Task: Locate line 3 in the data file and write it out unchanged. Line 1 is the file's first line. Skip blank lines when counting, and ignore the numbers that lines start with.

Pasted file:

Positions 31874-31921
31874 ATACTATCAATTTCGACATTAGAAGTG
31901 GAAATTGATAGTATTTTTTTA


31901 GAAATTGATAGTATTTTTTTA